‘Joker’ Director Todd Phillips Taken Aback By Violence Rap: “Isn’t It A Good Thing To Take Away The Cartoon Element?”

Introducing Wednesday’s New York Film Festival screening of Joker, director Todd Phillips acknowledged the strong reactions to the film, which finally opens commercially this weekend. “There’s been a lot said about this movie – a lot said by me, too. I’ve learned,” the director told the audience. “I’m really excited that you’re here and we can finally let the movie speak for itself.”

Joker has become a lightning rod at the same time it has accumulated a wealth of initial critical praise and buzz, plus the Golden Lion at last month’s Venice Film Festival. Police in New York and other cities are on alert for this weekend’s opening, given the film’s ties to Christopher Nolan’s Batman films, one of which was screening at a theater in Colorado that was the site of a mass shooting. Phillips has faced backlash from his recent comments that he shifted to making dramas because “woke culture” has ruined comedy, the genre where he broke out with hits like Old School and The Hangover.

After the film screened at Alice Tully Hall, Phillips, star Joaquin Phoenix, producer Emma Tillinger Koskoff, production designer Mark Freidberg and D.P. Lawrence Sher shared thoughts in a Q&A session. Phillips pushed back on criticism of Joker’s depiction of violence. Some commentators have expressed anxiety over potential copycat behavior, with life imitating the film’s spasms of mob violence unleashed by a loner with a gun – a potent setup in 2019. Phillips said the filmmakers had sought to strip away the usual layers of fantasy and exaggeration of the comic book genre and deliver a character study, albeit one of a homicidal sociopath. Their models were films like Mean Streets, Dog Day Afternoon and One Flew Over the Cuckoo’s Nest, he said.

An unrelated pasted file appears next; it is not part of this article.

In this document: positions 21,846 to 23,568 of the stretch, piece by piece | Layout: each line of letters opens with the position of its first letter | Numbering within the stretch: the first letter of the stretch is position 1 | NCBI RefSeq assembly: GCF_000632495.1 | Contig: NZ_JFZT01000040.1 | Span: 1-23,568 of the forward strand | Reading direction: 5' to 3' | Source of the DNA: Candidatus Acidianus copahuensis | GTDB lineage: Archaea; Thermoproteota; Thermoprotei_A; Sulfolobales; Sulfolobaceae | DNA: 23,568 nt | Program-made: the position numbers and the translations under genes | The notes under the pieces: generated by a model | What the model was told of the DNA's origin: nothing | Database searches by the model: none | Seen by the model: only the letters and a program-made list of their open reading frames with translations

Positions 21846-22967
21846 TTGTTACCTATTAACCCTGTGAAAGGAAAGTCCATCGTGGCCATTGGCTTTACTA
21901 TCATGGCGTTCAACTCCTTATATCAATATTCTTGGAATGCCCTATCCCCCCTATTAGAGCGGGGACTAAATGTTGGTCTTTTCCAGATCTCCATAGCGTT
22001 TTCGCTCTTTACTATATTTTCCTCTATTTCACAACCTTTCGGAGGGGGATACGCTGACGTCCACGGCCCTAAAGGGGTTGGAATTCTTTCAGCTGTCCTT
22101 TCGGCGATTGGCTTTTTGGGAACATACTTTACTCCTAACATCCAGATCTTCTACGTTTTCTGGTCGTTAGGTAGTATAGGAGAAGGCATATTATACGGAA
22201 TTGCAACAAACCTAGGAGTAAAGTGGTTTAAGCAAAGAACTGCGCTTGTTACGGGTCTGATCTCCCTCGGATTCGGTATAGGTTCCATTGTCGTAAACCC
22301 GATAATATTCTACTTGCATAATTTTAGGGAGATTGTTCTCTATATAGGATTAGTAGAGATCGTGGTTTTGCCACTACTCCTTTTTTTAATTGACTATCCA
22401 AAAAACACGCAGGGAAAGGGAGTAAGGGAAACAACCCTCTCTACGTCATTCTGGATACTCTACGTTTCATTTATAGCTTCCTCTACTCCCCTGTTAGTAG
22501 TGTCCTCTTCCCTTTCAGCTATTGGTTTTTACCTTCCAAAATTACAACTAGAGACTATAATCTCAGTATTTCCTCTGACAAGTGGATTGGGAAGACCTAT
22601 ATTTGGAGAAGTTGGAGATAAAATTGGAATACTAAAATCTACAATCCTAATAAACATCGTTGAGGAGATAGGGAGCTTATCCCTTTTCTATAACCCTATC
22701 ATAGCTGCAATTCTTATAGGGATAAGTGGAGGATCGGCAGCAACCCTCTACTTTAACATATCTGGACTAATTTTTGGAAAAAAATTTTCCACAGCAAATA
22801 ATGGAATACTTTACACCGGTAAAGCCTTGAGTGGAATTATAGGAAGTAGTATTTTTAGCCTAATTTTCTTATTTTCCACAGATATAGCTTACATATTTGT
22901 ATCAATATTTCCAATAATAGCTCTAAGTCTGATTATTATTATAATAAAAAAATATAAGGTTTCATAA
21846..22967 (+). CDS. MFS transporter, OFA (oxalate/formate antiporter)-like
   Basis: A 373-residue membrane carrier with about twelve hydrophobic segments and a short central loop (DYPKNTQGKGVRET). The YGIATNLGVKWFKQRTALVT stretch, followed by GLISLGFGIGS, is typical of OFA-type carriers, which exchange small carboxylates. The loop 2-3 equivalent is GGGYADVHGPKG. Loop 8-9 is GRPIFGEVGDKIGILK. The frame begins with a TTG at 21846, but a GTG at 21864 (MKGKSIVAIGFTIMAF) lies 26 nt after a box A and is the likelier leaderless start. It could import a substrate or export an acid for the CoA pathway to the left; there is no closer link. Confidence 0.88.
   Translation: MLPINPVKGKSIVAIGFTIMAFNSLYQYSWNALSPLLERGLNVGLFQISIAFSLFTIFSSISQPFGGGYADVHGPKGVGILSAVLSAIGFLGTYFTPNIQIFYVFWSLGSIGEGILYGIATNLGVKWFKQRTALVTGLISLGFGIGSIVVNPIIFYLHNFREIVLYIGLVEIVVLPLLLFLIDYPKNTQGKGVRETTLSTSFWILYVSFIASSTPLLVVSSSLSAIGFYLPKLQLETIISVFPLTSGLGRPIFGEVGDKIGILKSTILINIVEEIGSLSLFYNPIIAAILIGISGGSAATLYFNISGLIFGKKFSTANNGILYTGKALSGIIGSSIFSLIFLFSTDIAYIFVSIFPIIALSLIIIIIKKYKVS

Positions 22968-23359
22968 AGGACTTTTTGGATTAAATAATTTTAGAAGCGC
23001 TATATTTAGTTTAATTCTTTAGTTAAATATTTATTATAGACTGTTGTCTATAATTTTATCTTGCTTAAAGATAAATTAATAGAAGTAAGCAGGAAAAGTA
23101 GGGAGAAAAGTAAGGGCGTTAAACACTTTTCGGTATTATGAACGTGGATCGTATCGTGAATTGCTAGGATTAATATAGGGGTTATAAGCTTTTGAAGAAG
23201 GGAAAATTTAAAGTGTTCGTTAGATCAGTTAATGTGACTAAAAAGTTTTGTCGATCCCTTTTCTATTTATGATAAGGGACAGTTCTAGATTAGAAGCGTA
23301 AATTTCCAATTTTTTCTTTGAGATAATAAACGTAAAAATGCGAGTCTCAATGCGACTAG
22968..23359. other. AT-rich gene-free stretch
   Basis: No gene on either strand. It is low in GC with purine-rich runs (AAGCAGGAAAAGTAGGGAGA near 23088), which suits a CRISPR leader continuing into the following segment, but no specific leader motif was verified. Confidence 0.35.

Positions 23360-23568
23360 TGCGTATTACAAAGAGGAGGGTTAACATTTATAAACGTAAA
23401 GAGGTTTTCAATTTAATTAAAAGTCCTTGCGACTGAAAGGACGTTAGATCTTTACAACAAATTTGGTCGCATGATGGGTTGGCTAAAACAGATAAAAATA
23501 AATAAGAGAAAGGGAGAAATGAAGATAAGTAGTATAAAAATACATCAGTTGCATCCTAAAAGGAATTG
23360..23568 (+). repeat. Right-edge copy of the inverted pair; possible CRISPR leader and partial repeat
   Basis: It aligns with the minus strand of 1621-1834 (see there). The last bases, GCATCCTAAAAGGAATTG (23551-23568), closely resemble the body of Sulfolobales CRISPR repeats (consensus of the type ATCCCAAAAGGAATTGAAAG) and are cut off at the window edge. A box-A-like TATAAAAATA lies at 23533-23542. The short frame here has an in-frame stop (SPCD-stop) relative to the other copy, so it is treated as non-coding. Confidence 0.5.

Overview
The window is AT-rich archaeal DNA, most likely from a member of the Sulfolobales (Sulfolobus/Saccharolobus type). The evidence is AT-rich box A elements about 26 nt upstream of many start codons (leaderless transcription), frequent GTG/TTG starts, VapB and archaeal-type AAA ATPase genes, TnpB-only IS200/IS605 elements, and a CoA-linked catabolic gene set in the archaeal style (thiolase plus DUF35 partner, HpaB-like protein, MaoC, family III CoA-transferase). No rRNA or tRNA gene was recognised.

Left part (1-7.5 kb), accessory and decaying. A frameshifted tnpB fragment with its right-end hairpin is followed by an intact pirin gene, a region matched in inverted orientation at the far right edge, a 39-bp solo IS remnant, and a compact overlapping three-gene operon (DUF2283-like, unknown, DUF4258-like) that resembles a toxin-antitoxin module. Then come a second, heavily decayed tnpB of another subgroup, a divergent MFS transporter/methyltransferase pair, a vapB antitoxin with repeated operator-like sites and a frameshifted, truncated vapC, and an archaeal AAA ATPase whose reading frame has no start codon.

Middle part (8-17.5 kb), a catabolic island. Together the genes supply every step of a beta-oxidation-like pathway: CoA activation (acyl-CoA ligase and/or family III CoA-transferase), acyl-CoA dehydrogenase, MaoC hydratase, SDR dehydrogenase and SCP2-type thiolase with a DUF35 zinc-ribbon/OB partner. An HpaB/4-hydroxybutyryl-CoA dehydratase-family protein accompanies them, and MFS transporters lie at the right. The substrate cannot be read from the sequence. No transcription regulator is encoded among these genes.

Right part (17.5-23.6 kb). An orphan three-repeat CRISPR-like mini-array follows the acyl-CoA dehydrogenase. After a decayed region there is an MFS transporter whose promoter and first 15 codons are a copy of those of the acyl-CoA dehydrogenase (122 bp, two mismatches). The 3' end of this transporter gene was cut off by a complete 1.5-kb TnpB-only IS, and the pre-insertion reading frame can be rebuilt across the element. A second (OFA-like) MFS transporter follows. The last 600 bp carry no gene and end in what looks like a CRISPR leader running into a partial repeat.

“That’s the surprising thing to me,” Phillips said. “I thought, isn’t that a good thing, to put real-world implications on violence? Isn’t it a good thing to take away the cartoon element about violence that we’ve become so immune to? I was a little surprised when it turns into that direction, that it’s irresponsible. Because, to me, it’s very responsible to make it feel real and make it have weight and implications.”

Phoenix, who has generally been on his best behavior during the initial stage of what is apt to be a long Oscar campaign for his widely hailed lead turn, engaged only sporadically with the discussion. He traded inscrutable inside jokes with the others onstage and at one point repeatedly told moderator Eugene Hernandez, deputy director of the Film Society of Lincoln Center, that he couldn’t understand the question he was asking. (It was a real curveball, all right, about how he and Phillips started creating the Arthur Fleck/Joker character.)

After a series of awkward pauses, Phillips drew nervous laughter by joking to the crowd, “You’re getting a real look at what it’s like” to hold a conversation with Phoenix.

At times during the 30-minute Q&A, though, the actor focused enough to shed a bit of light on his approach. He and Phillips began by analyzing and discussing videos of people who have disorders that prompt them to laugh compulsively and at inappropriate times. “Obviously, the Joker laugh is iconic,” Phoenix said. “I thought it was a really smart way of approaching that laugh.”

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